With six grandparents (and one great grandparent) as siblings, I’ve spent a fair bit of time in the company of (or at least talking about) small children, even though I have no children or grandchildren of my own. As an outside observer, I’ve come recognize a combined look of pride and consternation on faces of parents and grandparents when their offspring begin to assert independence, loudly proclaiming “Me do it myself!”
Pastor Tim Phillips’ recent sermon, Tempted To Go It Alone, reminded me of that look. For me, it represents the uneasy relationship our culture has constructed with the concept of independence. We want our children to be able to take care of themselves so they can survive and thrive in a sometimes-hostile world. But most parents also recognize that “Me Do It Myself” should have some limits. It’s one thing to allow a two-year-old to select bananas in the Produce section. Quite another to let a toddler pick up a watermelon.
My career in Information Technology provides another perspective on this idea. I started out as a one-person development shop – designing, building, and supporting small systems on my own. I ended my career in leadership positions at a large corporation, where we spent seemingly endless hours convincing developers and engineers that they needed to talk to each other, to understand how what they did affected everyone else, how they could not succeed while maintaining a “Me Do It Myself” attitude. Even during my one-person development days I depended on others to do my job. Executives allocated funds, managers requisitioned equipment, co-workers installed networks and managed mainframes. Work was a team effort.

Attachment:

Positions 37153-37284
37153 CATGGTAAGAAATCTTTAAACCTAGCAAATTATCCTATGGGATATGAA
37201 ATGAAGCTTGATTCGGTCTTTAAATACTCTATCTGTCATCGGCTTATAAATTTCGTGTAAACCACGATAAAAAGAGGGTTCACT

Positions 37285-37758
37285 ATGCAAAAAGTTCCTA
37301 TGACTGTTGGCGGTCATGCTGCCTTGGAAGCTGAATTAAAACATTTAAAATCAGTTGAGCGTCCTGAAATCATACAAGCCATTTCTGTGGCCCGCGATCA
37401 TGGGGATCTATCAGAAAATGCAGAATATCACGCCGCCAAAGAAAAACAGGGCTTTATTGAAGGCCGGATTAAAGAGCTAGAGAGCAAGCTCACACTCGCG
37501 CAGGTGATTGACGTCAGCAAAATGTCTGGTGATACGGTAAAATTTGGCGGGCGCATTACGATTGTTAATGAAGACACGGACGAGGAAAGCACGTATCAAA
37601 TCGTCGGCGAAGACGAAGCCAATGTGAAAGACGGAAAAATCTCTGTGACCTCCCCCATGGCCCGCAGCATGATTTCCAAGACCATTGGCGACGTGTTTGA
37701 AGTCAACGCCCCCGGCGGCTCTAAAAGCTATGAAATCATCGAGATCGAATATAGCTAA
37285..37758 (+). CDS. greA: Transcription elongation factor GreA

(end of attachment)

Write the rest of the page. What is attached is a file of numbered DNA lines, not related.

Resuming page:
I’m struck how this plays out in politics. When I hear a politician’s version of “Me Do It Myself” I have one of two reactions – considering him or her either a disingenuous blowhard or a delusional baby, or both. Despite what our culture screams, very little in today’s world happens when we insist on doing it ourselves. The biggest successes and the most horrific disasters involve many people, each playing a part. Neil Armstrong needed help to walk on the moon, and Hitler relied on a nation to murder millions.
So what does any of this have to do with religion and spirituality? In my experience, that’s the realm where “Me Do It Myself” has run amuck the most. Over the years, I’ve met a few too many people who seem to use their “personal relationship with Christ” as carte blanche to trash their fellow human beings and the world we share. I hear people gush about Jesus as if he is their very own best friend. I am more impressed by the collective aspects of spirituality. Every significant spiritual experience I’ve had has involved other people. A “me do it myself with my buddy Jesus” attitude toward religion strikes me as disingenuous and childish. If Jesus had been a complete loaner, a self-made messiah, his message would have died on that cross.
I believe that spirituality and religion are group endeavors, and that we do ourselves and our neighbors harm when we insist otherwise. Our church’s mission statement claims that we are “a community of faith,” not a collection of faithful individuals. When my faith allows or requires me to forget the people, animals and plants that I share this planet with, it does me and them a great disservice. And I say that as an extreme introvert, who would fade away if I never had any alone time. Yes, at times I need to be alone, but to be fully alive I need to live in community.
I am supremely unqualified to use sports analogies, lacking even a modicum of what seems to be a “normal” fascination with teams playing games, but I do love opera, and I know it takes a company to put on a show. Soloists get nowhere without a crew and cast and orchestra and administration, not to mention patrons and audience members.
And so it goes with our life as a faith community. We can only be a people of God when we come together, when we grow out of “Me Do It Myself” and learn to celebrate our reliance on each other. We as individuals do matter, but we need each other to thrive. When one of us goes missing we all feel the loss.